Parkinson disease is a progressive neurodegenerative disorder that affects approximately 6 million people worldwide and more than one-half million individuals in the United States. Incidence is expected to increase over the next decade, but neither a cure nor a treatment is available that has been proven to slow progression. Evidence indicates that creatine, an amino acid, plays an important role in cellular energy production, which may be impaired in Parkinson disease. Oral creatine supplementation in mice has suggested a neuroprotective effect, according to information in the article.
Karl Kieburtz, M.D., M.P.H., of the University of Rochester, Rochester, N.Y., and colleagues, randomly assigned 1,741 men and women with early (within 5 years of diagnosis) and treated (receiving dopaminergic therapy) Parkinson disease to receive placebo or creatine monohydrate (10 g/d) for a minimum of 5 years (maximum follow-up, 8 years). Participants were recruited from 45 investigative sites in the United States and Canada, enrolled from March 2007 to May 2010, and followed up until September 2013.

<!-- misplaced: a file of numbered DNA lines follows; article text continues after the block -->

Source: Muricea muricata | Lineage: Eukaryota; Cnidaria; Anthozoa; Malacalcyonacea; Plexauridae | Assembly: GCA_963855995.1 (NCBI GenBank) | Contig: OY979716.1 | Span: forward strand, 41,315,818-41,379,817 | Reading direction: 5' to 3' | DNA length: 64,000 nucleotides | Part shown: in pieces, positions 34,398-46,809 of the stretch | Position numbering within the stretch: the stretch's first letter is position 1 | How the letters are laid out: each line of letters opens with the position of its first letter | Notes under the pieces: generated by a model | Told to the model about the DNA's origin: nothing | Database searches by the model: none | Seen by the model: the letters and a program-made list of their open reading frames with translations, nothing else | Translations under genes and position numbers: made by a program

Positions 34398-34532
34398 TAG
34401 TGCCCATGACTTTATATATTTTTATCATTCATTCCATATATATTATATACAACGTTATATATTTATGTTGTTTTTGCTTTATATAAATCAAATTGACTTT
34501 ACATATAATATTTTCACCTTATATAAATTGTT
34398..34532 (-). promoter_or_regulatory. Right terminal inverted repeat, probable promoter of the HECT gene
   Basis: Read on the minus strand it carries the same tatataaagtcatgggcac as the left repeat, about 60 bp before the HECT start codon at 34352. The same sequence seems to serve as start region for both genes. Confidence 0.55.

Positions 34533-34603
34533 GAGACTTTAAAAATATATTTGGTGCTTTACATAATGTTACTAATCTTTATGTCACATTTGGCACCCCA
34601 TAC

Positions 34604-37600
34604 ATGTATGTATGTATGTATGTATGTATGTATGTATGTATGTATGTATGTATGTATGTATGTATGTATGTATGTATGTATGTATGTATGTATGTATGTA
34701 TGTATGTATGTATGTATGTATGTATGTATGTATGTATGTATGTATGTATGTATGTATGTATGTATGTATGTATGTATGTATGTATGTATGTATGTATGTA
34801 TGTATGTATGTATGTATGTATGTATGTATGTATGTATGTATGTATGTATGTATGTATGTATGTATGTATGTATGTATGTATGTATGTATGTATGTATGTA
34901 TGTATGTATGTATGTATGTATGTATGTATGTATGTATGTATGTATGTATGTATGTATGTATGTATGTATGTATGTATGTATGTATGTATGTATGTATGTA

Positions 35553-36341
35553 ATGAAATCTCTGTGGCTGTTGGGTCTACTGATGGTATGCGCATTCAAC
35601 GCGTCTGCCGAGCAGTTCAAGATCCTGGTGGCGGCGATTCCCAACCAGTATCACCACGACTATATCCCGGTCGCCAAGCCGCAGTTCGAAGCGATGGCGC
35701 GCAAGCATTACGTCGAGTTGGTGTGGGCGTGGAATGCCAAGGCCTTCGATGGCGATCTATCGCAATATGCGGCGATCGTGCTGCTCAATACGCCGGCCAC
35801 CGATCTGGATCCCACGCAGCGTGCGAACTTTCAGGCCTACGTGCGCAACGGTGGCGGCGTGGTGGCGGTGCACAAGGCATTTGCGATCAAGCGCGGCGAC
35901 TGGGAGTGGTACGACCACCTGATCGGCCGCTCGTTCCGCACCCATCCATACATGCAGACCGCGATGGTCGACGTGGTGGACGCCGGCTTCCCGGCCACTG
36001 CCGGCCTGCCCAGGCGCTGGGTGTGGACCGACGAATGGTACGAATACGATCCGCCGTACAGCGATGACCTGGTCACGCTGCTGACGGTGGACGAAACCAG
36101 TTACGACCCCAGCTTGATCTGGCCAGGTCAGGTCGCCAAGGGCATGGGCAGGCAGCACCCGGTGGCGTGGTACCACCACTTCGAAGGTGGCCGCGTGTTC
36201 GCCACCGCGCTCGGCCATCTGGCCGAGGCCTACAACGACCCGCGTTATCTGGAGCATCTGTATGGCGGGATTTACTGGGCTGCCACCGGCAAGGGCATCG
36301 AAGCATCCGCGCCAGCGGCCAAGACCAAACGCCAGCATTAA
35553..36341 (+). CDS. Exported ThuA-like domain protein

The trial was terminated early for futility based on results of a planned interim analysis of participants enrolled at least 5 years prior to the date of the analysis (n = 955).The median follow-up time was 4 years. Using several measures of Parkinson disease progression, the researchers found that treatment with creatine, compared with placebo, did not improve clinical outcomes.
There were no detectable differences in adverse and serious adverse events by body system.
“These findings do not support the use of creatine monohydrate in patients with Parkinson disease,” the authors write.
Citation: JAMA, doi:10.1001/jama.2015.120